And myriad stories have cited Foxconn’s dismal and imperialist working conditions.

IBM is America’s crown jewel, the greatest electronics company the world has ever known. Getting in bed with scofflaws like Hon Hai cheapens its luster and diminishes its reputation. IBM should walk away.

UPDATE: Whew! That wasn’t so bad. The Wall Street Journal is reporting Foxconn is licensing IBM’s GreenCert technology for estimating the amount of greenhouse gas emissions pumped from factories. It could have been much worse.

Just 3 Minutes

Three minutes is not much time. It’s about the amount of time to get a coffee from the vending machine or maybe not quite enough time to visit the restroom. Three minutes doesn’t seem important.

You have probably spent multiples of three minutes looking for a stencil that was misplaced. The job couldn’t get started until that stencil was found. Three minutes, 10 minutes; what’s the big deal?
Let’s say your company has a two-shift, five-days per week operation, and on each shift three minutes is lost each day. Assuming 250 days per year, this is 1500 minutes or 25 hours of lost production time in a year.

How much is this costing your company? Using ProfitPro cost-estimating software that I developed and information in annual reports, I analyzed the typical subcontract assembler’s profitability. It nets out that each hour lost on a typical assembly line is worth about $3500 of production. So 25 hours per year is almost $90,000 of lost production – all because of just three minutes.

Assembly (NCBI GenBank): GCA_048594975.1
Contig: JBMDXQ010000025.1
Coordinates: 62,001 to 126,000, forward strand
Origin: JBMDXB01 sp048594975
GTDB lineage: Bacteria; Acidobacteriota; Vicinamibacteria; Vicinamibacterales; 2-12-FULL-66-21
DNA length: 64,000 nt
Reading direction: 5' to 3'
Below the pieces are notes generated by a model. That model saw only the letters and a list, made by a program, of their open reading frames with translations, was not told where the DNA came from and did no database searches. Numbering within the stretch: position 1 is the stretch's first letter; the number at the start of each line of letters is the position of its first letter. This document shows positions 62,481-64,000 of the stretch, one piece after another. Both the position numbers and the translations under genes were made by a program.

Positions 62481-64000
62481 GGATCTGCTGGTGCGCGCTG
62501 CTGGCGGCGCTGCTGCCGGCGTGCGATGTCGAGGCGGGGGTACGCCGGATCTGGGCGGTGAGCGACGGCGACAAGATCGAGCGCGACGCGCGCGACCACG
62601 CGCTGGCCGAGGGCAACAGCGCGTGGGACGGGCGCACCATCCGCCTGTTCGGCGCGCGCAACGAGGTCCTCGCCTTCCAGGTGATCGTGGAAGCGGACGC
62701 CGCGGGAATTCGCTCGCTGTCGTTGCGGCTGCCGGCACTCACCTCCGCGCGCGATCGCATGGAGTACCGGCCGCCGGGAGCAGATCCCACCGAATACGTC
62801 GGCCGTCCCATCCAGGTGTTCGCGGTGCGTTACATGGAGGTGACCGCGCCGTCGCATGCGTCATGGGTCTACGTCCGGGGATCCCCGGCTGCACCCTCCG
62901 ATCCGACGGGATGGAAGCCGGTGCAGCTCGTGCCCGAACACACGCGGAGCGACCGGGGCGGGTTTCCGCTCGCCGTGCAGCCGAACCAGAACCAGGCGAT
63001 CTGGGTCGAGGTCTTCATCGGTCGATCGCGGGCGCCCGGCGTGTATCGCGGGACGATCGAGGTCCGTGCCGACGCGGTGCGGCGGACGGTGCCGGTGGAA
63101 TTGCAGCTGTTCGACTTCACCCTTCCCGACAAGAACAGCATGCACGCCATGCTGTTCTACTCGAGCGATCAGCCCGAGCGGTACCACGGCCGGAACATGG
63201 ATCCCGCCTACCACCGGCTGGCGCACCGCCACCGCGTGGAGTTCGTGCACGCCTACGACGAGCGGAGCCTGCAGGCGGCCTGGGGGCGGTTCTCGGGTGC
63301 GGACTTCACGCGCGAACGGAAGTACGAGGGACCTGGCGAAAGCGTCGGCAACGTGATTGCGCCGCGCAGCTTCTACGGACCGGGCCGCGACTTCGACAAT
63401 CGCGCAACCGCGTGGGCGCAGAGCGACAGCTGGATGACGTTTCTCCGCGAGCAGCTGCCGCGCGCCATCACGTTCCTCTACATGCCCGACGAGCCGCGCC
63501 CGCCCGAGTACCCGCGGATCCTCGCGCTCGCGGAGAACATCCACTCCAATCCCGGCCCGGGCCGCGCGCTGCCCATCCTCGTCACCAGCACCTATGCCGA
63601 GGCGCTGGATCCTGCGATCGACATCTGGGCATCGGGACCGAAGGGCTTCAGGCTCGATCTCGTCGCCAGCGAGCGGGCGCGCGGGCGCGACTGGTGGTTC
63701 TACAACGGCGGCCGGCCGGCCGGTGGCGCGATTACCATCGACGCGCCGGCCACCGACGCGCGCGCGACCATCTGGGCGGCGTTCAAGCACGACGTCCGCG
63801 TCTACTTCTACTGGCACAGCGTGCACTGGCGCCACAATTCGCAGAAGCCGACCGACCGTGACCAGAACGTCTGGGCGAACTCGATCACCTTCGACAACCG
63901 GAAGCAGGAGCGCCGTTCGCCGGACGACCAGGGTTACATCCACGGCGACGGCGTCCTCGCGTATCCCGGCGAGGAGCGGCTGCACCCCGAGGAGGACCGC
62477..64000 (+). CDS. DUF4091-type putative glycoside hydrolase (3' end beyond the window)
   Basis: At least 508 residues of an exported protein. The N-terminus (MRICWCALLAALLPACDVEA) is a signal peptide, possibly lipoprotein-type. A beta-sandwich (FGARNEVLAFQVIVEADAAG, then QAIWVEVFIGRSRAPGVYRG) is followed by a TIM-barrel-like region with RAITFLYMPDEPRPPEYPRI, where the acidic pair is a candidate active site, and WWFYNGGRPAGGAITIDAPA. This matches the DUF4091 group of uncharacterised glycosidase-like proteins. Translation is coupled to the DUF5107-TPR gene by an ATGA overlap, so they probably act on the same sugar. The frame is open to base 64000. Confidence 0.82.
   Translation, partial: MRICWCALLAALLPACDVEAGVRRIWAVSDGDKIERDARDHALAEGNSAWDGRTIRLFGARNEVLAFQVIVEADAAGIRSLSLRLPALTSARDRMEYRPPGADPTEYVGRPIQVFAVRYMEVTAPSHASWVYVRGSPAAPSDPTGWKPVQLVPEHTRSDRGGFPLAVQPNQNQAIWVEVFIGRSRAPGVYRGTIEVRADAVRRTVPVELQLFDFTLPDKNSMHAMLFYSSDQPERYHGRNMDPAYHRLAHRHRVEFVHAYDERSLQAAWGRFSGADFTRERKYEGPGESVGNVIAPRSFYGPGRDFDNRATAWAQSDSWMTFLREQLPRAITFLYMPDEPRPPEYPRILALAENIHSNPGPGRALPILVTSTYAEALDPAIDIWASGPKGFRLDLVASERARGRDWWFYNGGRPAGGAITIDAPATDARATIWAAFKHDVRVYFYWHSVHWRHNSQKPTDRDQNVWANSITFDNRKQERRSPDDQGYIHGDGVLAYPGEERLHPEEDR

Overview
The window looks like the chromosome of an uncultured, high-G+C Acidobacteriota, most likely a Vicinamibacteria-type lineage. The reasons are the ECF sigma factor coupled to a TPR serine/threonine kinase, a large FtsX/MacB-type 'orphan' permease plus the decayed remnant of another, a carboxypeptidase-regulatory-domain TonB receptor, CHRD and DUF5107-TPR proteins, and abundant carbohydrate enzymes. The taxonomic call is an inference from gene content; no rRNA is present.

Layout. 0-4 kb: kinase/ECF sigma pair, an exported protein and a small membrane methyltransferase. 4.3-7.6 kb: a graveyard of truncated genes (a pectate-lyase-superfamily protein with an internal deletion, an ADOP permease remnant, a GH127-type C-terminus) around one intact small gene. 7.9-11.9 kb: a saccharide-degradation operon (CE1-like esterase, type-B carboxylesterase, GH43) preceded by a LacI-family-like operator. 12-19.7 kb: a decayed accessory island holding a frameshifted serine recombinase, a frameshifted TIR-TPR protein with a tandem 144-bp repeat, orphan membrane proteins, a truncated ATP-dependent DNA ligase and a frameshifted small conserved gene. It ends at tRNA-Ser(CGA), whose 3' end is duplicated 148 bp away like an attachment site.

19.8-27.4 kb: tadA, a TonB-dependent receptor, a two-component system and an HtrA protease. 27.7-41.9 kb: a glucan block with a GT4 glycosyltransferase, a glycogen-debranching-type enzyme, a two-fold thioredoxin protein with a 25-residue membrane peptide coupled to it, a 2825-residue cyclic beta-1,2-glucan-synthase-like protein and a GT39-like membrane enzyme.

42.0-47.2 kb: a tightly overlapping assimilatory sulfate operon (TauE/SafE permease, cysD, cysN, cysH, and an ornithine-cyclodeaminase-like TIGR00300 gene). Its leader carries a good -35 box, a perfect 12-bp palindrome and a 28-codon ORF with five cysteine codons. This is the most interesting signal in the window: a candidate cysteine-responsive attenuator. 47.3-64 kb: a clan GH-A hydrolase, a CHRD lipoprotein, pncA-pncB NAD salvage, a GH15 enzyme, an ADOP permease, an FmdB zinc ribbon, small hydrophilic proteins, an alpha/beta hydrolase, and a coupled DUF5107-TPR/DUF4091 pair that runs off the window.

And I’ll bet some of us are losing 30 minutes a day.

Standards, How They Should Be Done

This week at the annual GSMA Mobile World Congress, 17 of the top mobile operators and manufacturers agreed to adopt Micro-USB as the universal charger interface for new mobile phones.

The initiative, says GSMA, centers on having a universal charger interface by 2012. The group further agreed that the majority of chargers shipped at that time will meet the high efficiency targets set out by the OMTP (Open Mobile Terminal Platform). The move could reduce the number of chargers built each year by as much as 50% — a whopping half a billion units.

“The mobile industry has a pivotal role to play in tackling environmental issues and this program is an important step that could lead to huge savings in resources, not to mention convenience for consumers,” said Rob Conway, CEO of the GSMA. “There is enormous potential in mobile to help people live and work in an ecofriendly way and with the backing of some or the biggest names in the industry, this initiative will lead the way.”

This is great news for consumers, who will no longer have to ditch their working chargers every time they upgrade phones.

The initial group of companies that have signed on include AT&T, LG, Motorola, Nokia, Qualcomm, Samsung, Sony Ericsson, T-Mobile and Vodafone, among others. There are a couple big exceptions: Apple and RIM, so far, are not playing ball.
Here’s hoping they eventually enter the fold.

But what’s really nice to see is the number of competitors working together in a way that should lower the end-product and usage costs for the consumer while also enhancing the convenience, all while ensuring millions of old chargers won’t be headed to the world’s landfills. That’s what good standards development should do.